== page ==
As NPR frequently advises, "Stay tuned."


Former NPR chief fund raising executive Ron Schiller, whose now notorious--to some--derogatory comments about tea partiers, the uneducated whites, Republicans, Zionists, Jews and others were revealed in a sting recording, is scheduled to join the Aspen Institute as head of its Harman-Eisner Artist in Residence Program on April 1 according to an announcement released last week.

"Ron Schiller embraces and lives the values that we share as a community," said Aspen Institute President and CEO Walter Isaacson, "I am very pleased that he has agreed to join us to help us build a strong and vibrant arts program, the kind of program that we believe is central to the Institute's origins and to its mission."

In accepting this position, Schiller said, "I am thrilled to join the Aspen Institute community. The Instituteâ€"with its history, its leadership, and its association with a community known around the world for its commitment to and leadership in the artsâ€"is extremely well-positioned to make a major contribution to the arts both in America and abroad, exploring both in the arts and through the arts some of the most important and fascinating challenges and opportunities facing our society."

The program's namesakes, Sidney Harman and Michael Eisner, also praised Schiller as a valuable addition to the program which they so generously funded.

Sidney Harman, Institute trustee, chairman of the Committee on the Arts and co-benefactor of the Harman-Eisner Artist-in-Residence Program said: "With the appointment of Ron Schiller, we are positioned to further integrate the arts--all the arts--into everything we do. The arts should be, and will be, organic/intrinsic in all Aspen Institute activities. We expect that with Ron's engagement, the Institute will take leadership in proselytizing the arts throughout America and the world."

Harman's fellow trustee and benefactor Michael Eisner said, "In a wonderful essay, Maxwell Anderson states 'the arts make the longest reach toward permanence, create the most enduring monuments, project the farthest, widest, deepest influence of which human prescience and effort are capable.' We have so much to contribute to society through our arts program, and I am thrilled that Ron is joining us in this leadership role."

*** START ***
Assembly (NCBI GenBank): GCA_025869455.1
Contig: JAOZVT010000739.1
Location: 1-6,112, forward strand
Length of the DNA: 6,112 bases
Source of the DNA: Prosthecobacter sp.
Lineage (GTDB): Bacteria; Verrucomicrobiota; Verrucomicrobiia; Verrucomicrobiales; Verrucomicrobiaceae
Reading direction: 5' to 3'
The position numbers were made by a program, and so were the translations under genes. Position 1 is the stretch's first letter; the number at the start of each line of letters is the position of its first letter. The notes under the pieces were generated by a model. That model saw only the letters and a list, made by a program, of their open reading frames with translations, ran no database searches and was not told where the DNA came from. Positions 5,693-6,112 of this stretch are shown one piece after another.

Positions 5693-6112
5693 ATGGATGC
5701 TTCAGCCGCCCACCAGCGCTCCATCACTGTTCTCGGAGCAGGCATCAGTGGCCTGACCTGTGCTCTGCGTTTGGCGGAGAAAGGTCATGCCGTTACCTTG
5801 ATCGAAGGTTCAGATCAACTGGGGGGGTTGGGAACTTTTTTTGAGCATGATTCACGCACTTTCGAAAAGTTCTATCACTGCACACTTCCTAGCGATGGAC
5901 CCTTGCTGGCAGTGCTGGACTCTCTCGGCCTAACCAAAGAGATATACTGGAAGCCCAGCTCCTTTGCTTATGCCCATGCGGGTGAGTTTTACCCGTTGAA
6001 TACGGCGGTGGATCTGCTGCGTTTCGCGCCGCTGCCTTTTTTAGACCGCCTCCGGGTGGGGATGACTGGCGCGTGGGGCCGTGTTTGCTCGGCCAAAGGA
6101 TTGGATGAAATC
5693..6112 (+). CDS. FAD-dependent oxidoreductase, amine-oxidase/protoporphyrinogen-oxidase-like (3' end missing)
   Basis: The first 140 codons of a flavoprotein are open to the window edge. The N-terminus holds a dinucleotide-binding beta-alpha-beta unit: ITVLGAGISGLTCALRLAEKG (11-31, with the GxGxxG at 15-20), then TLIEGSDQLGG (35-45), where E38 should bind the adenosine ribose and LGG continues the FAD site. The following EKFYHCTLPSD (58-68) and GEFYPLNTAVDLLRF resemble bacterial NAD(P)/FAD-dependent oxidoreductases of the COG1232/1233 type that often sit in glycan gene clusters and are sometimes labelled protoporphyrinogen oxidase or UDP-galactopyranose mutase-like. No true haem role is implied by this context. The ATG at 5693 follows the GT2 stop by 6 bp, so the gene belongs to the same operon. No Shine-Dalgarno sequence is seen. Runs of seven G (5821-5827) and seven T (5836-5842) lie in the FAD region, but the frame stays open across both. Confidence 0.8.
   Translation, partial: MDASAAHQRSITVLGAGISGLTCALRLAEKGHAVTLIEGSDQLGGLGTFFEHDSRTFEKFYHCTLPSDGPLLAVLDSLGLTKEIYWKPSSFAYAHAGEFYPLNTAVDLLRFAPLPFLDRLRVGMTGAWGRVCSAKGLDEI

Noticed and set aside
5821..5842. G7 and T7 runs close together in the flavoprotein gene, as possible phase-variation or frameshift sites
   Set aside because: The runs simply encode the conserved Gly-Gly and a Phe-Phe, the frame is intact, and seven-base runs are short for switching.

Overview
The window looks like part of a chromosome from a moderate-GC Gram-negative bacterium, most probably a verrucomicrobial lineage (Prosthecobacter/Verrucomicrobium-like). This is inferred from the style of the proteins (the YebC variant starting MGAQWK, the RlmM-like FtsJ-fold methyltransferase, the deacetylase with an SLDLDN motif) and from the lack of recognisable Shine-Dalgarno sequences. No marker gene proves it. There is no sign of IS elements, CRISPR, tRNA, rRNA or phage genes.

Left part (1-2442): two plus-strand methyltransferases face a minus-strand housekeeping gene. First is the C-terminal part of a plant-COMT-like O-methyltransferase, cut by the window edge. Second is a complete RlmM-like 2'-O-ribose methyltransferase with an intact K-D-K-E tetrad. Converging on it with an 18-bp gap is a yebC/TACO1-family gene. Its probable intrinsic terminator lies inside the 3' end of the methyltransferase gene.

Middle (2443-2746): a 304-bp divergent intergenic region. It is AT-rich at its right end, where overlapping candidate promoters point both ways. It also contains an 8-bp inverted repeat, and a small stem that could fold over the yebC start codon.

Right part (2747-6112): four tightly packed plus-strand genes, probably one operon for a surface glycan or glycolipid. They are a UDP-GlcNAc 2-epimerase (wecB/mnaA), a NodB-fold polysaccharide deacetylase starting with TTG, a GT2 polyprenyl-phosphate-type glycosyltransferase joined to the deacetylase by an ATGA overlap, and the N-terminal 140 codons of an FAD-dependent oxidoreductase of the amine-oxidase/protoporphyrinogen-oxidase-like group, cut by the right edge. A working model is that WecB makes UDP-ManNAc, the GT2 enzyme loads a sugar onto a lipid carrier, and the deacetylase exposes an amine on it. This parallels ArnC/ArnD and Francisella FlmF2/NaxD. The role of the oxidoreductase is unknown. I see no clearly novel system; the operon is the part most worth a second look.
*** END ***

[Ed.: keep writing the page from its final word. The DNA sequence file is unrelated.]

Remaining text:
But...but...OMG! Harman and Eisner are...Jewish! And Harman's wife, former Rep. Jane Harman (D-CA) spoke frequently and eloquently about the necessity to support the US's one true, stable and democratic friend in the Mideast--Israel!

Can Schiller work for such an institution? After all, on the video he publicly praised NPR as not being owned by Jews and Zionists, unlike other media.

Does the Aspen Institute leadership, which includes several Jews, not all necessarily Zionists and some conservatives now really believe that, in the words of their President and CEO Walter Isaacson, "Ron Schiller embraces and lives the values that we share as a community"?

Apparently the very public vetting of Schiller by an outside organization founded by a bunch of 20somethings finally indicated that Schiller and the Aspen Institute don't share much as a community and now

Ron Schiller has informed us that, in light of the controversy surrounding his recent statements, he does not feel that it's in the best interests of the Aspen Institute for him to come work here.

Don't cry for the newly jobless Schiller though. There are numerous organizations who share his opinions, will sympathize with him that tea partiers, conservatives, Jews, Zionists and others tricked him, denied him freedom of speech and will hire him. He should be a big hit on their lecture circuit. Maybe he'll have his own talk show.

As NPR frequently advises, "Stay tuned."